Whether Mann was signed to a major label, small label, or no label, her work has always consistently been praised for its lyrical and musical depth. She says that this is likely because of the artists who inspired her when she was growing up in Virginia. “I liked when other people were very detailed. I was a big Bob Dylan fan. My God, his use of language.” She also lists Elton John, The Beatles, Leon Russell, and Neil Young as key inspirations. “I like a song to be anchored in time and place and not have every line be vaguely about how somebody feels. I’d rather have somebody tell me what happened so that I’m feeling what they’re feeling.”

Mann says her lyrics are usually informed by the music she writes first. “I try to be sensitive to, ‘What does this melodic passage feel like it’s saying?’” she says. “I always think that the music sounds like something, like it’s got an emotional tone to it, and then I try to think of the story that comes with that tone.”

Mann’s initial creative spark usually happens, she says, when “I’m messing around with music, just playing guitar.” Mann has lived in Los Angeles for many years, but pre-pandemic she toured extensively, and this also helped her with her writing process. “A lot of times, when I’m warming up before a show, I’ll play and just sing a melody. Sometimes doing that, I’ll play something and I’m like, ‘Maybe I’ll record this.’ So I’ll record it and listen to it later and see what it sounds like.”

For someone who seems like a natural songwriter, Mann admits that she initially wasn’t sure she had the talent it takes to become a professional at it. When she was growing up, she says, “I felt like I had this dim feeling that I wanted to be a musician. and then I thought, ‘Well, maybe if I learn about music, then I’ll know if I have any talent.’”

She enrolled in a summer session at the prestigious Berklee College of Music in Boston, focusing on playing bass guitar, where she recalls she “practiced all the time, and then I got better, which I didn’t necessarily know would happen. And I thought, ‘I’m going to keep going until it’s obvious that I should stop.’”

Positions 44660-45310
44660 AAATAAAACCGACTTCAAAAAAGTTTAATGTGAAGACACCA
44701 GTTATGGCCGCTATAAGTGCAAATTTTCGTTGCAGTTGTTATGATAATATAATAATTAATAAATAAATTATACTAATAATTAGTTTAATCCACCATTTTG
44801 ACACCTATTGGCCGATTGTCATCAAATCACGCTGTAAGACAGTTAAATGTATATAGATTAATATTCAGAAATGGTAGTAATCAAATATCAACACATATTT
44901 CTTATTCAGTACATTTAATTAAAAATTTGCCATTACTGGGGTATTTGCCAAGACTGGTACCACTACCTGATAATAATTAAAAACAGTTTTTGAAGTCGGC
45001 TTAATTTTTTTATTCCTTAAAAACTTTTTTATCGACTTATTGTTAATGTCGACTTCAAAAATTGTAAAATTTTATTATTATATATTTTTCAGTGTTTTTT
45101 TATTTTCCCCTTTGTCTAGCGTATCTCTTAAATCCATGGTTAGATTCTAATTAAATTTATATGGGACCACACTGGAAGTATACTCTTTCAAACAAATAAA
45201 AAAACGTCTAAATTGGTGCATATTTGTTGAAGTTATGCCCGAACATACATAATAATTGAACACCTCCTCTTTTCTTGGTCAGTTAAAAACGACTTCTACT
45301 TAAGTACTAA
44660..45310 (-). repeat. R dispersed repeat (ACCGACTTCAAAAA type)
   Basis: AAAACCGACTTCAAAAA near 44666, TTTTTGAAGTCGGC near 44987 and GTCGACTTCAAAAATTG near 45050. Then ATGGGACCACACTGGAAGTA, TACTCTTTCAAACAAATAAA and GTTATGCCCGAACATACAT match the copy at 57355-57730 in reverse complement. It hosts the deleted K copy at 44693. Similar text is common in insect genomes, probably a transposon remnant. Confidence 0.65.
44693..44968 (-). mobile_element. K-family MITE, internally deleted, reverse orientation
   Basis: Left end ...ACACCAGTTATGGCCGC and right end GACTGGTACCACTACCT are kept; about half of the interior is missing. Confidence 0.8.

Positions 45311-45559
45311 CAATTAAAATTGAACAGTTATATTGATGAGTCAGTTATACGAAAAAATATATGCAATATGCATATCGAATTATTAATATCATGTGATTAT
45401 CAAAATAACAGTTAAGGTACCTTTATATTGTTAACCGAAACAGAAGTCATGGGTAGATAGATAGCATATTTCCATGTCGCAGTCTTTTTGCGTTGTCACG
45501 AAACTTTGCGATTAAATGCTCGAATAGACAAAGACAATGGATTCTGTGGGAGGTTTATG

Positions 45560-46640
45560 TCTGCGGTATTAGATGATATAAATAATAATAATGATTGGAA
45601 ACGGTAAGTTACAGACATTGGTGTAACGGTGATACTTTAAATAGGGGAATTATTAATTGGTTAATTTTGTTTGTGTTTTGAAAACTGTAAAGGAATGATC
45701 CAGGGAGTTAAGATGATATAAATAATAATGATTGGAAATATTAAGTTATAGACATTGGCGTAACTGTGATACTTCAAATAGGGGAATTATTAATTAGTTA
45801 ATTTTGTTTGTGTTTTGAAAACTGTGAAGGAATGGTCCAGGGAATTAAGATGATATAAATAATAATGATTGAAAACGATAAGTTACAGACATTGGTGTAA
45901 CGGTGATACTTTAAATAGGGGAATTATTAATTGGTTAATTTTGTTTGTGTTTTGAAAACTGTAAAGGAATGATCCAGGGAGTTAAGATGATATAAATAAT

Mann continued her studies at Berklee, but also got real world experience in the Boston music scene. “I formed a punk band and played all over town,” she says. “Then I formed another band because I was tired of the punk stuff. Then I formed ‘Til Tuesday and we got a record deal and I was like, ‘I guess I’m not stopping.’” Now, she says, there’s no question that she’ll remain a musician, because “There is something about music that is healing on a cellular level.”

Mann is already planning her next album, which she says is tentatively planned for a March release. That album (title TBD), she says, “is music for a stage version of Girl, Interrupted. I think there was a point where it was going to be a full-on musical, but now I think it’s probably going to be more like a play with some music. But I wrote a bunch of stuff for it and recorded that.”

This was an unusual experience for Mann, but she says she enjoyed it. “It was fun to have an assignment for each song. Like, ‘I’m going to write about this character, this is what it’s going to say, this is what it should feel like.’” Also, she adds, “I found that the more I did it, the faster I could work. It really kind of grew exponentially. I’m really pleased with it. To me, it sounds very different because it’s just written for a different kind of a thing.”

With the reissue of Bachelor No. 2 or, The Last Remains of the Dodo and the upcoming new album, Mann is giving listeners reason to rediscover her older work as well as continue with her on her musical journey. Mann has enjoyed a loyal fanbase for decades, and she has a theory about why they have bonded so tightly to her work, past and present: “I would like to think that, at the very least, people can tell that I really care about what I’m singing about, and that I always put myself inside it,” she says. “It’s never a bloodless thing where I’m just trying to churn out a song. It always has some real emotional connection.”